Two years after Mayor Ed Murray declared a “homelessness state of emergency” in Seattle, a new report has shed light on the explosive growth of student homelessness within the city’s public school system. The “tech boom” that Seattle has experienced over the past several years has coincided with a sharp rise in student homelessness in the city and across Washington State, as working families are pushed out of housing by soaring rents and meager wages.
Seattle is headquarters for both Amazon and Microsoft, the tech giants whose corporate owners, Jeff Bezos and Bill Gates, are the two richest men in America, with fortunes estimated at $100 billion and $90 billion respectively. Together with Warren Buffett, these three richest Americans own more wealth than the bottom half of the American population.
While social inequality grows exponentially, no serious efforts have been made by Democratic Party officials to address the plight of homeless students in Seattle, whose intolerable living conditions serve as an almost insurmountable barrier to getting a decent education and reflect a deepening social crisis in the United States and internationally.
The report—published in early November by the Institute for Children, Poverty, and Homelessness (ICPH)—found that the number of homeless students, including those living “doubled-up” with relatives or other families, in Seattle Public Schools grew by a staggering 55 percent between the 2012-13 and 2015-16 school years. In 2015-16, the total number of homeless students stood at over 3,600, or more than 6 percent of the student population. Over half of these students had also been homeless for at least one of the prior three years.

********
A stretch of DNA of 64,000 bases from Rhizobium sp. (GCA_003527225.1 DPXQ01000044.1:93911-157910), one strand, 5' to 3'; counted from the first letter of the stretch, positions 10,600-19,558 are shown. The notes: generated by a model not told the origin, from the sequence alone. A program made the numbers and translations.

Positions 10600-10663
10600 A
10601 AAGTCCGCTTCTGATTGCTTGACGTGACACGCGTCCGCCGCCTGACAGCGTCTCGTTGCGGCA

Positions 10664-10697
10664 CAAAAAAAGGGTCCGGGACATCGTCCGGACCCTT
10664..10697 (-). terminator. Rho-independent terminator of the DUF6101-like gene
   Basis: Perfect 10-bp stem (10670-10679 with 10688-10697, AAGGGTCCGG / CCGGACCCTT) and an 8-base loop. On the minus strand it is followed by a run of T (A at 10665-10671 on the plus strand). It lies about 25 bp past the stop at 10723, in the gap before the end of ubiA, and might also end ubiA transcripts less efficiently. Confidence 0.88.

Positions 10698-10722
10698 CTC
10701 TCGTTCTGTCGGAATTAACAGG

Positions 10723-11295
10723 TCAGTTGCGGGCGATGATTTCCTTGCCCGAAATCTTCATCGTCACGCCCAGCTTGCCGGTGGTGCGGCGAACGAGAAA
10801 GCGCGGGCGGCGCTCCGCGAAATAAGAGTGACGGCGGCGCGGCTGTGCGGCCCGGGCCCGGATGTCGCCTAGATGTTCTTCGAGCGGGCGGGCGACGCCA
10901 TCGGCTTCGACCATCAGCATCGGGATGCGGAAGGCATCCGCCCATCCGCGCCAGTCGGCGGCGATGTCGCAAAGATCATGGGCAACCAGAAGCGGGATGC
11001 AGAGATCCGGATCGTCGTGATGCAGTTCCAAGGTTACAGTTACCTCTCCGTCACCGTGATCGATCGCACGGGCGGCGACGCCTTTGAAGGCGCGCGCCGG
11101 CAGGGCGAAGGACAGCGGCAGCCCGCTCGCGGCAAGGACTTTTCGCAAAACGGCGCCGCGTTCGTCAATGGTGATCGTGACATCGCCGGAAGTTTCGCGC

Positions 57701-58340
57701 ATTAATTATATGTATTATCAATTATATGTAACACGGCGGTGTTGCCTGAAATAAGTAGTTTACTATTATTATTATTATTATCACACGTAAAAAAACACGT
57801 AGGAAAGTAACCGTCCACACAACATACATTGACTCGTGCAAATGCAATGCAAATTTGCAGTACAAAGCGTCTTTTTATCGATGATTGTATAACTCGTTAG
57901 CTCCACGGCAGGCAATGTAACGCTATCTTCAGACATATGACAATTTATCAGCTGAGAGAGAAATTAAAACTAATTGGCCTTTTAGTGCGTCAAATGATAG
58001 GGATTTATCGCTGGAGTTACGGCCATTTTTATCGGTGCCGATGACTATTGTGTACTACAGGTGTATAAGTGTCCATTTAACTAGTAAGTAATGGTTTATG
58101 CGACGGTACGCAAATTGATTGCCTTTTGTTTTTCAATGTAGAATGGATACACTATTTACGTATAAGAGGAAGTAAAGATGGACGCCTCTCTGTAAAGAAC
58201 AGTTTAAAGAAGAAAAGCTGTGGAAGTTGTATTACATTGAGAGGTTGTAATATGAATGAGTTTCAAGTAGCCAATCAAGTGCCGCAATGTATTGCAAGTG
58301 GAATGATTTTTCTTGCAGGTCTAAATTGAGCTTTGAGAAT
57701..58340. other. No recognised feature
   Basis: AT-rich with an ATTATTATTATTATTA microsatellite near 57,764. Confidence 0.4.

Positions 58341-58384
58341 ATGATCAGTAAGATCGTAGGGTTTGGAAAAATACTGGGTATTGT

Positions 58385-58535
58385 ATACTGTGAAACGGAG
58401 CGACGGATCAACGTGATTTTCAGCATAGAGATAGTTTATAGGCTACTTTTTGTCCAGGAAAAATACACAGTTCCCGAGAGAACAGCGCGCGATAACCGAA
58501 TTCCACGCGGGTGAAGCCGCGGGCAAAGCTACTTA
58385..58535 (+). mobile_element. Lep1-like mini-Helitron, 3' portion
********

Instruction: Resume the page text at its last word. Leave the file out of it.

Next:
Although some schools served far more homeless students than others, the number of homeless students increased in every Seattle neighborhood except for Beacon Hill, where the number declined slightly. A staggering 97 percent of the city’s public schools had at least one homeless student in 2015-16, and 71 percent had more than 10. Interagency Academy, a network of alternative high schools for struggling students, reported a 36 percent homelessness rate among its students that year.
Homelessness had predictable effects on student achievement and absenteeism. During the 2015-16 school year, students in stable housing were proficient in English at a rate of 69 percent and in math at a rate of 66 percent. By contrast, homeless students met standards in English at a rate of 35 percent and in math at a mere 30 percent. Homeless students were also four times more likely to transfer at least once during the course of a school year. Meanwhile, rates of chronic absenteeism were 2.5 times higher among homeless students compared to housed students and over half of homeless students in grades 9-12 were chronically absent.